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Q&A with Richard Curtis

(33 Posts)
GeraldineGransnet (GNHQ) Thu 01-Nov-12 09:22:59

Author of our November kids' book of the month is award-winning film director, script writer and Lovely Person Richard Curtis. He's doing a Q&A for us about The Empty Stocking and his new career as a children's author. How different is this to writing for the Hollywood A-list? Add your questions for him here before 13 November.

Anne58 Thu 01-Nov-12 09:41:45

Not a question really, but just wanted to say a huge thank you for all the Blackadder series, and a special mention for the final scene of the final episode. It was handled so well, the switch from comedy was so beautifully and subtly done. I remember when my sons (both huge Blackadder fans) saw it for the first time, it really had a deep effect on them, and I still feel that there is no better way to show exactly what WW1 was like for those in the trenches.

Deedaa Thu 01-Nov-12 21:24:29

Absolutely agree with everything you've said phoenix

Anne58 Thu 01-Nov-12 22:15:12

Thank you, Deedaa , but I think we need to try to come up with questions (I couldn't!) But that last scene was brilliant, wasn't it? No matter how many times I see it, it still moves me.

Sorry Richard, I expect you are sick of it and I do appreciate that you have done a heck of a lot of other good stuff, but if I were you, and the main thing that I was remembered for was that scene, I would feel proud.

Gally Sat 03-Nov-12 12:55:58

Hello 'Lovely Person'. On a lighter note, I have to say how much I admire your films particularly Notting Hill and 4 Weddings and Funeral - I can watch them over and over and over again and not get bored - all your film and tv work really - including Dibley and War Horse. I'm a Curtis too, may be we're related grin(!) and desperately trying to think of a question instead of grovelling about your amazingness wink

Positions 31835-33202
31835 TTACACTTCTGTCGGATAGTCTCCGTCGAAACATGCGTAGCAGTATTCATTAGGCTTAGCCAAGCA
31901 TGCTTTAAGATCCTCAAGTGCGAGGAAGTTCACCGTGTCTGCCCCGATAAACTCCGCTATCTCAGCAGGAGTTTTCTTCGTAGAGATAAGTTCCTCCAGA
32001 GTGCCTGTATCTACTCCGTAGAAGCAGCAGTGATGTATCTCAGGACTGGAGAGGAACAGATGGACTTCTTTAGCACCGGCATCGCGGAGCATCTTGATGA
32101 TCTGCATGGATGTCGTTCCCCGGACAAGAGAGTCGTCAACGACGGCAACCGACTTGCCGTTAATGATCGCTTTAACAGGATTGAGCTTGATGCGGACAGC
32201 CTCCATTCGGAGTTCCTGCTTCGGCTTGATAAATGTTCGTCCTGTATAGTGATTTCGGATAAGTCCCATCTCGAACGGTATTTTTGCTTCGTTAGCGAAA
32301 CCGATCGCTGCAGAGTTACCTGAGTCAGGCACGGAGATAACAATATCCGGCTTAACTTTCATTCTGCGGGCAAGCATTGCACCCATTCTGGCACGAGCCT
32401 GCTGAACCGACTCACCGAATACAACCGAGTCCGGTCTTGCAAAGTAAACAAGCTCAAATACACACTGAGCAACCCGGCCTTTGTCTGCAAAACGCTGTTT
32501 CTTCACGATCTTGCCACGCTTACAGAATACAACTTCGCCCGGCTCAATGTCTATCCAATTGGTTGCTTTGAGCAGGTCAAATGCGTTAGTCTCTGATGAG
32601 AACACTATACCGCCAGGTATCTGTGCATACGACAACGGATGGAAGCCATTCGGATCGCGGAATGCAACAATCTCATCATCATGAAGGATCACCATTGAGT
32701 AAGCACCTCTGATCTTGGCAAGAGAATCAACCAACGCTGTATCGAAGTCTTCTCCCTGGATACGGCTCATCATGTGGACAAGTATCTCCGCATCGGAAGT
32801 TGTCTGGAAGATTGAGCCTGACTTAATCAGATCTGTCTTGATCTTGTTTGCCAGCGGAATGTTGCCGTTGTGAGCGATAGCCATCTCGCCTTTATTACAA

Oh, just thought of one - do you write your childrens books for your own children or with them in mind? Do they read the proofs and criticise and make suggestions, or is it all your own work?

NannaB Mon 05-Nov-12 09:18:48

I agree with all that has been said so far. Your films are delightful. I haven't read any of your books yet! My question is - do you think Comic Relief is up there amongst your biggest achievements?

ladywriter Thu 08-Nov-12 11:35:50

Hi Richard. I love, love, love your work.
I'm sorry this post is going to be all self-indulgent but as I'll never get this opportunity again...

I am a great believer in making my own luck. I've always loved writing so I took a course on screenwriting. Since then I've had some success. I won a BBC Writersroom competition and more recently I sent a screenplay to a couple of the US film festivals. I won Best in Category at one and the Award of Merit at the other. I'm told by the festival organisers that they received thousands of scripts, so I suppose I must be doing something right. With my pair of 'laurels' proudly attached to this script I've tried every agent in London, and still they won't even read my script never mind take me on. I always knew it would be tough to break into the industry but my experience tells me it's practically impossible.

Is it this hard for everyone or do you think it's tougher for women? Why are there so few female screenwriters?

How does someone, female or otherwise, break into the industry these days?

I'd love to hear any advice you may have.

The very best of luck with the new book.

antheaj Thu 08-Nov-12 13:48:50

Hello Richard. I too am a huge fan. I would love to know what made you decide to write a children's book? I believe it's your first though I may be wrong smile

nanamarion Thu 08-Nov-12 13:50:26

Did you find writing a book for children very different to writing screenplays for adults? Or are the processes much the same?

moonlit Thu 08-Nov-12 13:53:32